There is hardly a single history boo in the word that would not put an emphasis on famous people. Claimed to have laid the cornerstones to the further development and success, or, on the contrary, to massive devastations and chaos, these people are considered the semi-gods of this world, the Zeus-like creatures who would turn the world in ruins once throwing a temper tantrum. Thomas Carlyle, the father of the Great Man Theory, claims that “external circumstances and influences count little. The Great Man is supreme” (Carlyle 9).
We will write a custom Essay on Reality Shatters the Great Men Theory into Pieces: Analyzing Queen Elizabeth’s Biography specifically for you
301 certified writers online
However, when analyzing some of the world’s greatest people of the present days and reconsidering their impact on certain event in the history of the world. Taking the life story of Queen Elizabeth as an example, one will see inevitably that she rather used her chances than wrote the history of England.
To start with, the way in which the famous Virgin Queen actually became the Queen of England is worth considering. She did not fight for her title, nor did she make any conscious effort to become the leader of England – the role of the queen was handed to her as soon as her father passed away and there was no other heir to the throne left whatsoever. Therefore, the course of history created good premises for her to become a queen, which she, to her credit, used to the full and earned a reputation worth its weight in gold.
Whenever one speaks of Queen Elizabeth, the famous Church Settlement issue is the first argument for Carlyle’s position on the role of the great men.
Indeed, the solution which the queen came up with to solve the arguments which were constantly arising among the representatives of two confessions, the Protestants and the Catholics, was unique and rather adequate; creating the church that was supposed to tie the existing confessions together, basing the solution on a compromise, was a really clever idea, which one must give Queen Elizabeth credit for.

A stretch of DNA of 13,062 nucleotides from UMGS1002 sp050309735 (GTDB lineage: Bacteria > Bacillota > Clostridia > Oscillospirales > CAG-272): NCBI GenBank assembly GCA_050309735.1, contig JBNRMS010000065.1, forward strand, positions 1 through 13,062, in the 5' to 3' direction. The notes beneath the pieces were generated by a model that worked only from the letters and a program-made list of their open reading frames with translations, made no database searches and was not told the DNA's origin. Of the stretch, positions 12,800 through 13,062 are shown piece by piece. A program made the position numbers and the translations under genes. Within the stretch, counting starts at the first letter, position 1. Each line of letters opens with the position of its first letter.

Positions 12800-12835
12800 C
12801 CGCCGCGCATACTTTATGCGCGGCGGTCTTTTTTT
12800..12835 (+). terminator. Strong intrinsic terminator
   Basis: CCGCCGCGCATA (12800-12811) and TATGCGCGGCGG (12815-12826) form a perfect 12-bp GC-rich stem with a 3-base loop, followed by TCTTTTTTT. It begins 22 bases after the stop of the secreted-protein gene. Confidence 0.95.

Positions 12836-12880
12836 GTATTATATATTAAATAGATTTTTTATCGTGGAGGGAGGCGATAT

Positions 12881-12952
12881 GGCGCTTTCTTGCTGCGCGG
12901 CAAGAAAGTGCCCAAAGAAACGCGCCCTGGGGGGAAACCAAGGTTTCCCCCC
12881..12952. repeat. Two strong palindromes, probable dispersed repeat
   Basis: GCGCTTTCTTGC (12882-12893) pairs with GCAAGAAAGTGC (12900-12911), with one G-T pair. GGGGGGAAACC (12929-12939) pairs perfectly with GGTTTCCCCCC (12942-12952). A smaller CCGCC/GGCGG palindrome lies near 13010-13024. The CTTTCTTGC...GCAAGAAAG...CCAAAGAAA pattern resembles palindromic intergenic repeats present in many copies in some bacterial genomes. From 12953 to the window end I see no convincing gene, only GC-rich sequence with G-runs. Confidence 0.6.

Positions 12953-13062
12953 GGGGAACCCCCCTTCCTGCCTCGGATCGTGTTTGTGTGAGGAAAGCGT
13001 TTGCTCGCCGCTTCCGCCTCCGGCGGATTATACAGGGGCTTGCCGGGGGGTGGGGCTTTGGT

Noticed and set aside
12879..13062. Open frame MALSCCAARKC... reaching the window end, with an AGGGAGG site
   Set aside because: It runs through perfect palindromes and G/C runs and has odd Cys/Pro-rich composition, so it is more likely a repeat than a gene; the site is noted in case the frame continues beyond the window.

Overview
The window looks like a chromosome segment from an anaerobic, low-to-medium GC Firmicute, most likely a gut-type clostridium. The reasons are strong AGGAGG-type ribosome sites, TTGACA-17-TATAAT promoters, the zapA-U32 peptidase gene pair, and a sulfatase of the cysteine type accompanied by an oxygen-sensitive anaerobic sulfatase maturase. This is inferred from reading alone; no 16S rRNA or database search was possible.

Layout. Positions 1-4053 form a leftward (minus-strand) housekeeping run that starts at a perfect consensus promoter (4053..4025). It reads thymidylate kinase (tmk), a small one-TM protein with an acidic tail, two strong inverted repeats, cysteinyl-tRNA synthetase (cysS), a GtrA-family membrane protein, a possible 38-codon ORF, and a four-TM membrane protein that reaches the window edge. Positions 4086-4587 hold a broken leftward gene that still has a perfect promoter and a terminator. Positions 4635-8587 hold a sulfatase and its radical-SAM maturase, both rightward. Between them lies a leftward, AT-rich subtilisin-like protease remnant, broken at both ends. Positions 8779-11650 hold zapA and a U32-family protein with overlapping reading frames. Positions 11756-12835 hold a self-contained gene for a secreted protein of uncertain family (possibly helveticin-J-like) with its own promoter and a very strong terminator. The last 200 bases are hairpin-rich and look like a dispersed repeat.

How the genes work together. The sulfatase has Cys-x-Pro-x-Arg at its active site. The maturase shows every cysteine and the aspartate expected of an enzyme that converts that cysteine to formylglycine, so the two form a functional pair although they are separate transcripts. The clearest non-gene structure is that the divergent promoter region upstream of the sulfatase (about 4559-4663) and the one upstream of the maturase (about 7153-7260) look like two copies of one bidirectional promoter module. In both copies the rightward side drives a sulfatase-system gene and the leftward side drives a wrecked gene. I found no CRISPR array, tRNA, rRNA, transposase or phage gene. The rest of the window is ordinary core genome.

However, if considering the reform from a historical standpoint, one will see inevitably that the solution which the Virgin Queen suggested was actually what the entire United Kingdom had been going to. Every event in the historical record of the relationships between the Catholics and the Protestants led to the conclusion which Elizabeth provided; the idea of creating a church which would unite the existing confessions was absolutely on-the-nose, and there was no need in landing lights to the idea of the Anglican Church development.
Since numerous religious debates have spawned a lot of conflicts which led to disturbances among the people of England and confrontations among the members of different churches, it is hardly possible to claim that no one could see the development of a unified church coming.
According to the historical evidence offered by Primus, “Growing up in the reigns of Henry, Edward and Mary, the Christian religion and the Church of England was in constant turmoil” (Primus 234); hence, the prerequisites for Elizabeth’s decision had been formed before she came to the conclusion that the English Church needed a reform. The circumstances shaped the queen’s actions, instead of the Queen shaping the history. Hence, the Great Men Theory premise falls flat in the given example.
The changes in England, however, were not the only achievement to remember Queen Elizabeth for; she also had a considerable impact on the world scene, which makes Carlyle’s theory look more legit than one might give it credit for. There is hardly any need in mentioning that the Virgin Queen helped do what the entire world had failed to, i.e., to fight the Invincible Armada and wipe it off the face of the Erath – or, at least, off the international shipping lanes.
When it comes to discussing the ways in which the Invincible Armada was defeated, one would argue that there was no way in which the triumphant results were impacted by the reasons other than Elizabeth’s wise solution – there were practically no signs showing that the English fleet had any tangible advantage:
With little or no prospect of success of the combined operation which was the whole point of the exercise, the advantage was seized by the English fleet on 7 August […]. Elizabeth struck the Armada medal which sounded a note of protestant providentialism rather than triumphalism. ‘God breathed and they were scattered’ (Collinson 88).